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Offshore wind power is poised to grow rapidly and fill an important role in the world's renewable electricity mix, a new International Energy Agency report found.

What’s new: Although offshore wind provides just 0.3% of global electricity today, IEA predicts within about two decades it will increase at least 15-fold and make up between 3.1% to 5.4%, depending on how aggressively countries enact policies to cut greenhouse gas emissions.

Expand chart
Adapted from IEA; Chart: Axios Visuals

Where it stands: The majority of current offshore wind projects are in Europe, but China added more offshore wind capacity in 2018 than the rest of the world.

  • China — Earth's biggest CO2 emitter — has barely used that capacity to generate power. The IEA's executive director, Fatih Birol, says that local air pollution — which is already fueling the country's embrace of other cleaner sources of energy — will drive an offshore boom there.
  • In its Sustainable Development Scenario (SDS), which acts as a benchmark for climate policies aligned with the goals of the Paris agreement, IEA writes that emissions avoided with offshore wind would equal the current amount avoided with zero-emitting nuclear power.

Why it matters: Global carbon dioxide emissions from energy generation, a lead driver in climate change, reached a record high in 2018, a May IEA report shows.

One level deeper: IEA says offshore wind has more attractive characteristics compared to other renewable energy sources that can help combat global warming, because:

  1. It's windier more regularly offshore and thus can provide more power consistently compared to onshore wind and solar.
  2. Public sentiment is likely to be friendlier toward offshore wind than with onshore renewable energy, which could be built near people's homes.

Yes, but: Obstacles, like high current costs that outpace other electricity sources, will likely prevent the full technical potential of offshore wind.

  • The report finds that the resource will be cost-competitive in China by 2030 — and soon in Europe — though the U.S. may take longer than that.
  • Recent delays in the U.S. federal review process of offshore wind indicate opposition, but there's less in waters than on land to energy facilities.

What they're saying: "Some may question why I decided to devote so much of the IEA's time and effort to this report on offshore wind," Birol says in the report. "The reason is that its potential is near limitless."

Go deeper: Global carbon dioxide emissions reached record high in 2018

Go deeper

2 hours ago - Health

Ipsos poll: COVID trick-or-treat

Data: Axios/Ipsos poll; Note ±3.3% margin of error for the total sample size; Chart: Andrew Witherspoon/Axios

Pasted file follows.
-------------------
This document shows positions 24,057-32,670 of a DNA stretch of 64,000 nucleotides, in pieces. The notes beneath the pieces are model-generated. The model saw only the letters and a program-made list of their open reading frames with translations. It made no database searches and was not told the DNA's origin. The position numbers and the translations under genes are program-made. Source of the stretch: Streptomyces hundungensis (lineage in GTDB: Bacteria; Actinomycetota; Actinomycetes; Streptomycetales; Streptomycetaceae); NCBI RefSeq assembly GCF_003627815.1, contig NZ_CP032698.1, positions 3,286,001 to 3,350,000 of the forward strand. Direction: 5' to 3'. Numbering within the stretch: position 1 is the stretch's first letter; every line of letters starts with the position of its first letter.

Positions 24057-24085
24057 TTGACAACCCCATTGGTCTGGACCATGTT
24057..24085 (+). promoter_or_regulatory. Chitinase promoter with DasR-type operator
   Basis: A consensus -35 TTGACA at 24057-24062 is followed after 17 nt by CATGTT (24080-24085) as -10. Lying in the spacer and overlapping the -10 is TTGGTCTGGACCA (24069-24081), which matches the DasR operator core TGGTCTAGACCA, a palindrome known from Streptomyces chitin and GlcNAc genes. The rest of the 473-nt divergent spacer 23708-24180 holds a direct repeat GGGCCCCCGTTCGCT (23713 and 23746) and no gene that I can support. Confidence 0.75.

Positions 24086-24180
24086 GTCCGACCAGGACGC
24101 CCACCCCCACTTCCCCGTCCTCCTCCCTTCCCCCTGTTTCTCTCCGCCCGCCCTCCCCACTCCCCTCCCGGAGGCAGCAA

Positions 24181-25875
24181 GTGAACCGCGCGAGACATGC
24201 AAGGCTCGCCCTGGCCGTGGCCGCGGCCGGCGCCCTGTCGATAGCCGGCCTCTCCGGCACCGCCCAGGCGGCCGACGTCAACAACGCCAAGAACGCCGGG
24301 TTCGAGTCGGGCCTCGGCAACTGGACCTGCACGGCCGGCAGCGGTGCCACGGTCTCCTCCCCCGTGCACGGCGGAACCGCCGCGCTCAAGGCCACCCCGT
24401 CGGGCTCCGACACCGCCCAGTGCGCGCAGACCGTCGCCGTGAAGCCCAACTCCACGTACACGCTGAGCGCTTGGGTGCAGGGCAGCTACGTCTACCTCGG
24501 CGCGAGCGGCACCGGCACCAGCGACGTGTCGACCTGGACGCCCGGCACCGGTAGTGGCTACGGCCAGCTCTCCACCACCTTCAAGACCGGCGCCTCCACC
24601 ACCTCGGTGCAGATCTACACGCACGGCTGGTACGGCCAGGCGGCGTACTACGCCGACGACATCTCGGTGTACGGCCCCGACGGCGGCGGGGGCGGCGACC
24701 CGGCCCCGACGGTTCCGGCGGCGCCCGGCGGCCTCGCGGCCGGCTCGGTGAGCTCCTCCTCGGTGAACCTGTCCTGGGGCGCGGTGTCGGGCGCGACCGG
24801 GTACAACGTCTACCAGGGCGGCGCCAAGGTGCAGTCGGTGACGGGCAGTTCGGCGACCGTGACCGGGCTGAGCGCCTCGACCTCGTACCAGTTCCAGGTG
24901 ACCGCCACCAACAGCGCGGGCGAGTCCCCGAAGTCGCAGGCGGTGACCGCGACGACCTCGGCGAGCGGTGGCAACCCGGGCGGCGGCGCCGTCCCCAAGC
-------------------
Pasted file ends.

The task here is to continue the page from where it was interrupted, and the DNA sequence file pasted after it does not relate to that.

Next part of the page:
About half of Americans are worried that trick-or-treating will spread coronavirus in their communities, according to this week's installment of the Axios/Ipsos Coronavirus Index.

Why it matters: This may seem like more evidence that the pandemic is curbing our nation's cherished pastimes. But a closer look reveals something more nuanced about Americans' increased acceptance for risk around activities in which they want to participate.

Updated 10 hours ago - Politics & Policy

Coronavirus dashboard

Illustration: Sarah Grillo/Axios

  1. Health: The good and bad news about antibody therapies — Fauci: Hotspots have materialized across "the entire country."
  2. World: Belgium imposes lockdown, citing "health emergency" due to influx of cases.
  3. Economy: Conference Board predicts economy won’t fully recover until late 2021.
  4. Education: Surge threatens to shut classrooms down again.
  5. Technology: The pandemic isn't slowing tech.
  6. Travel: CDC replaces COVID-19 cruise ban with less restrictive "conditional sailing order."
  7. Sports: High school football's pandemic struggles.
  8. 🎧Podcast: The vaccine race turns toward nationalism.
Dan Primack, author of Pro Rata
Updated 11 hours ago - Economy & Business

Dunkin' Brands agrees to $11B Inspire Brands sale

Photo: Alexi Rosenfeld/Getty Images

Dunkin' Brands, operator of both Dunkin' Donuts and Baskin-Robbins, agreed on Friday to be taken private for nearly $11.3 billion, including debt, by Inspire Brands, a restaurant platform sponsored by private equity firm Roark Capital.

Why it matters: Buying Dunkin’ will more than double Inspire’s footprint, making it one of the biggest restaurant deals in the past 10 years. This could ultimately set up an IPO for Inspire, which already owns Arby's, Jimmy John's and Buffalo Wild Wings.